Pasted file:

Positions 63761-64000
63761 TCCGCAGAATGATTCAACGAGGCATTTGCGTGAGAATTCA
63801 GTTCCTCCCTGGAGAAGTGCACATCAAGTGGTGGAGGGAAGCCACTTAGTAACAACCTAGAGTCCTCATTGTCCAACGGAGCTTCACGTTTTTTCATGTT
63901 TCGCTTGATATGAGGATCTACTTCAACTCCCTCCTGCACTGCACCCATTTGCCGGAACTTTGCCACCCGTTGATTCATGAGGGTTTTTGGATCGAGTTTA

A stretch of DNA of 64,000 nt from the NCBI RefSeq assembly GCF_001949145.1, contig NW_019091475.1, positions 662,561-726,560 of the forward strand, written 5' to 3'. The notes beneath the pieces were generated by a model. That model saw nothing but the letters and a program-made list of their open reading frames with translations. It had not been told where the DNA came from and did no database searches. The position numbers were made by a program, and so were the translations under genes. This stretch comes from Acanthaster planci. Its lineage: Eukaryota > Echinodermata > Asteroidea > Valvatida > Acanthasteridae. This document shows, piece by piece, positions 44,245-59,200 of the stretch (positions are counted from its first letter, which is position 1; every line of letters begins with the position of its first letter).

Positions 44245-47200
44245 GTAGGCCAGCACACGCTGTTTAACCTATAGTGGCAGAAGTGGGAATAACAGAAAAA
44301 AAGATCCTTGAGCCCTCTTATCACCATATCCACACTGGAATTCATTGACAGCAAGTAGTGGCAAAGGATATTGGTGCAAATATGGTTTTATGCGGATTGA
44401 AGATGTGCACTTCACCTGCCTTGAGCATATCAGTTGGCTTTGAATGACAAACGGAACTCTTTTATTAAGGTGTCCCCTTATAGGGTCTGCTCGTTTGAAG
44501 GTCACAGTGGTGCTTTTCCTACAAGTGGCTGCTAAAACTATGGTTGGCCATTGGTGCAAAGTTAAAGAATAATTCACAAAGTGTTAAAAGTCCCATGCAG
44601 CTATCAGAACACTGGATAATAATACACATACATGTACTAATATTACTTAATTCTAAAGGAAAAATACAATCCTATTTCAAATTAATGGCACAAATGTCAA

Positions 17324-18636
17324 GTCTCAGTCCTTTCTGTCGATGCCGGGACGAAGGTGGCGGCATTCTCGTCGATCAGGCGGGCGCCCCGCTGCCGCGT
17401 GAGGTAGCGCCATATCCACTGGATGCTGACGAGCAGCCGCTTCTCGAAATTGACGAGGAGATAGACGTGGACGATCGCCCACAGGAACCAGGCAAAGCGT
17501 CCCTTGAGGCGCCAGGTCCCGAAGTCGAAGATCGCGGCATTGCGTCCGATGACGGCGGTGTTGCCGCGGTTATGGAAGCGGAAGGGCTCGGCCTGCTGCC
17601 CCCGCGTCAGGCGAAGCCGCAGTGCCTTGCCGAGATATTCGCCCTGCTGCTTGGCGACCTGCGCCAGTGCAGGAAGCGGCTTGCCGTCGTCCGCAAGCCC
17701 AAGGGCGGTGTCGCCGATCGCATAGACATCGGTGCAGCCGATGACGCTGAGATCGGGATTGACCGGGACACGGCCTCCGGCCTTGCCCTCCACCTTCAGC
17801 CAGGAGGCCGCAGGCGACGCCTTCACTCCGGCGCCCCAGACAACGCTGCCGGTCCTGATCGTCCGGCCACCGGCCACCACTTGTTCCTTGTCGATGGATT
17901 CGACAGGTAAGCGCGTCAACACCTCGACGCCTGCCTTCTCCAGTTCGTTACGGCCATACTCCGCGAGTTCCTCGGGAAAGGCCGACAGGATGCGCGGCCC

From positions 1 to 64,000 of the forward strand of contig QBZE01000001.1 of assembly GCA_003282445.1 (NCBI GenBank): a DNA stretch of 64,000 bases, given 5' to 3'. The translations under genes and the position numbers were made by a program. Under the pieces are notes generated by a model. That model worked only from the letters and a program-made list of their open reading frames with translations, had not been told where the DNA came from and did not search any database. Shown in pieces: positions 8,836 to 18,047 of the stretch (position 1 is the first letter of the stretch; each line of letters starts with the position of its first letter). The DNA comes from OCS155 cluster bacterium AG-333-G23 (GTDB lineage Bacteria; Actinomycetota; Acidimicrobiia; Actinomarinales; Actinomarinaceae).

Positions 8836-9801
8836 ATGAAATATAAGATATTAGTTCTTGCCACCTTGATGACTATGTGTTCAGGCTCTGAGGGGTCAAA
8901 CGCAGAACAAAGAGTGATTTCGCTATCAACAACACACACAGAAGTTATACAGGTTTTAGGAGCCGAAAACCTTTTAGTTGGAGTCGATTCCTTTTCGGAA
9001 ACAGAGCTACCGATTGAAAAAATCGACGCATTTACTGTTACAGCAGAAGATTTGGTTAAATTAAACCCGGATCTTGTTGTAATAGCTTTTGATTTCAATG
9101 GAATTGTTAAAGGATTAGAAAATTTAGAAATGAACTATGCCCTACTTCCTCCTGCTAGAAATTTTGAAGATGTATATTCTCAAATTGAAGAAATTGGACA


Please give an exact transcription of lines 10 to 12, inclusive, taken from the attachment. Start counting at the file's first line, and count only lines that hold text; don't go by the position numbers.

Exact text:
44501 GTCACAGTGGTGCTTTTCCTACAAGTGGCTGCTAAAACTATGGTTGGCCATTGGTGCAAAGTTAAAGAATAATTCACAAAGTGTTAAAAGTCCCATGCAG
44601 CTATCAGAACACTGGATAATAATACACATACATGTACTAATATTACTTAATTCTAAAGGAAAAATACAATCCTATTTCAAATTAATGGCACAAATGTCAA

Positions 17324-18636